How to handle a denied Medicaid claim

November 29, 2021
Last updated on November 29, 2021
5 min read
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Denied Medicaid claims are frustrating for everyone involved. They’re stressful for medical billers, who then have to figure out what went wrong, and they’re stressful for the patient, who is now at risk of having to pay for a potentially costly service. Denials aren’t the end all be all of the claim process though. There are a few things billers and patients can do when a Medicaid insurance claim is denied. Every situation is different and should be treated as such. First, it’s important to understand where denials come from. 

What causes a claim denial?

Denials can happen for all sorts of reasons, but there are two main reasons medical billers typically see Medicaid claim denials: the patient’s income is too high to receive Medicaid benefits, or the patient is currently in a penalty period because they violated the look back rule. Less often, a patient may be denied because Medicaid does not believe the service they’re requesting is necessary to their overall health. Medicaid denials can be broken up into three different categories: denied incorrectly because of an applicant error, denied incorrectly because of a biller error, or denied correctly. 

How to challenge a denial 

When it comes time to challenge a denial, there are a few different ways to go about the process. Each is dependent on the specific situation, so as the biller, you should discuss options with the patient before moving forward with one. The following are three approaches you might take when fighting a Medicaid denial. 

Request a reversal 

Requesting a Medicaid denial reversal can be super effective and quick, given that it's the least formal way of challenging a denial. During a reversal, the patient should simply reach out to their case worker and explain why they believe the denial was granted incorrectly. This could be because the Medicaid recipient made an error in their paperwork, which they can then correct and resubmit, or it could be that the case worker made an error in their calculations or paperwork, which could have also caused the denial. A successful reversal may take only days, meaning it’s a fast way to get the insurance problem sorted out if appropriate for the specific scenario. 

Re-applying for Medicaid 

If a patient was correctly denied on their claim due to being ineligible for Medicaid, they can re-apply for the program. A patient might be denied because the assets required to cover the service are in excess of what they are allowed. Additionally, a claim could be denied because a patient’s income is more than is allowed for Medicaid beneficiaries. If a person falls into these categories, re-application may be a good route for the patient to take. This method is most successful for patients who were correctly denied and who have made an effort to change their financial situation.  

Appealing the denial

When a claim is denied, the appeal process in the patient’s state will be specified in the denial letter. On average, a patient has 45 days to request an appeal, but could also have as few as 30 or as many as 90. Once an appeal request is received, a hearing date will be set by a local Medicaid office. This entire process could take months, so appeals should be a last resort when possible. However, if successful, an appeal is well worth the effort.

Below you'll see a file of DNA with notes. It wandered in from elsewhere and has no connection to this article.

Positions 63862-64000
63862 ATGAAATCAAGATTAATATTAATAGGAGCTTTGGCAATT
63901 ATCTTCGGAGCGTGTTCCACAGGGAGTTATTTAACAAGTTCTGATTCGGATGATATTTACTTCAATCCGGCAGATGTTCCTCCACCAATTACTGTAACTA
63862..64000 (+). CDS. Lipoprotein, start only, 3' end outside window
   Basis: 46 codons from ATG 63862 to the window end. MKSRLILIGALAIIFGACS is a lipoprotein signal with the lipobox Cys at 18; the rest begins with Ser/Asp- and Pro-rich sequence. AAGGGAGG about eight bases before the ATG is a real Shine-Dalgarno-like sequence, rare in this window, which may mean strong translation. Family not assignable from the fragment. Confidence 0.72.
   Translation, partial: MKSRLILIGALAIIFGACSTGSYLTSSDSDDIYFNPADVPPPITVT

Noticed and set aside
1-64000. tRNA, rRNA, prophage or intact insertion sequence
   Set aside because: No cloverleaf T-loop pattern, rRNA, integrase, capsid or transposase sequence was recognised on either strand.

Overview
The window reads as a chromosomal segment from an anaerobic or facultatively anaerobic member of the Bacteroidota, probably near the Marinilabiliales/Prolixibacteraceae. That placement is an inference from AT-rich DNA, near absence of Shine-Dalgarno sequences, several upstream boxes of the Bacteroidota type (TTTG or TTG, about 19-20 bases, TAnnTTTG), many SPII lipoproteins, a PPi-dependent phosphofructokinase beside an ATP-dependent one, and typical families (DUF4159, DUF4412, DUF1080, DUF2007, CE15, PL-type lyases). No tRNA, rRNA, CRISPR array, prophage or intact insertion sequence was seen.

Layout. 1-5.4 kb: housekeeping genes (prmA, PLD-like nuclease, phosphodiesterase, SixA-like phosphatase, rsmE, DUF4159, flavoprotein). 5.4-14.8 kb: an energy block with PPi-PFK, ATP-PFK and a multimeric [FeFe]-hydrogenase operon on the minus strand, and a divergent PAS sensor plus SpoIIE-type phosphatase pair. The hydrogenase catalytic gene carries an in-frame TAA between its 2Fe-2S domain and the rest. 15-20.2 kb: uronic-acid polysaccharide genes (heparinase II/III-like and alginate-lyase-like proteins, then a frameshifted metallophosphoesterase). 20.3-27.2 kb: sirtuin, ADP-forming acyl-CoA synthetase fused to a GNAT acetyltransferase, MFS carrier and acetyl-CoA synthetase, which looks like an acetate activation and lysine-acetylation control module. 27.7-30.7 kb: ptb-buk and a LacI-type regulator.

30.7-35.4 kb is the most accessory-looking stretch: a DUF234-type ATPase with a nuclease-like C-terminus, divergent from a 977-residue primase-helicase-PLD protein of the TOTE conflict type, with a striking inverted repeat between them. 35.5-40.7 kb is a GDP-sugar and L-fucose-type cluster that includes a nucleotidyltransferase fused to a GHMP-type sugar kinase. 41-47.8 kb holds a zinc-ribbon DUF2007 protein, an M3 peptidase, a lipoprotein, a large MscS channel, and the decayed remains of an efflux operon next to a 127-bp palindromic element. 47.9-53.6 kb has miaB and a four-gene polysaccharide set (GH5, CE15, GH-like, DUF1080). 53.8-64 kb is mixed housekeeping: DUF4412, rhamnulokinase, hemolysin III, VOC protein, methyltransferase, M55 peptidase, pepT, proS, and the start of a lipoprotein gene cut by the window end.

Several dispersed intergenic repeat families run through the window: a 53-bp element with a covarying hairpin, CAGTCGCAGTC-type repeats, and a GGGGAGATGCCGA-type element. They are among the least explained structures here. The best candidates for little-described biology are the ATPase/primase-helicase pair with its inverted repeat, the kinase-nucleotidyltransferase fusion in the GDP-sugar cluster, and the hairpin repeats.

How to prevent future denials 

Denials are frustrating, but they can also be prevented with the right processes. Billers can do a number of things to reduce the amount of denials they see. The following are some of the changes billers should make at their practice to reduce claim errors. 

Code to the highest level of specificity 

There are thousands of different medical codes, making medical billing a complex process for all involved. Coding up to the highest digit possible, usually the 4th or 5th, is a good way to ensure no code is confused for another. 

Verify coverage and eligibility ahead of time

Too often, insurance eligibility isn’t verified before a patient’s appointment, leading to denials and other issues. Fixing this issue is as simple as asking your front-end staff to verify a patient’s insurance coverage and information before the appointment begins. This is one of the biggest ways your practice can prevent insurance denials from happening. 

File claims on time 

All claims have a deadline, so it’s important to make sure you file before that date. It’s going to be difficult to appeal a claim on the basis of not meeting the deadline properly. Put simply, make sure you have a good way to track schedules and deadlines, and get your claims submitted on time. 

Stay up to date on payer requirements 

Medical billing rules and regulations are always changing, so staying current on any updates is a great way to keep your claims clean. Make sure you’re using the most up-to-date codes, training your staff regularly, and keeping in touch with Medicaid and other payers to ensure you meet their standards. 

Avoid claim denials with the right software 

When all is said and done, human error is always a potential when billing is conducted manually. Switching to automated NYS Medicaid billing software is a surefire way to speed up the billing process, reduce errors, and run an overall better operation. Don’t wait for another batch of denials to come your way. Book a free demo with BillPro today to learn more about our product. 

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About the author

Emmy Kolbe is a copywriter at NY BillPro, where she spends her days writing about Medicaid billing software solutions and NEMT industry. She creates content for both emerging and existing transportation companies. She has a bachelor’s degree in journalism and mass communication from St. Bonaventure University. 

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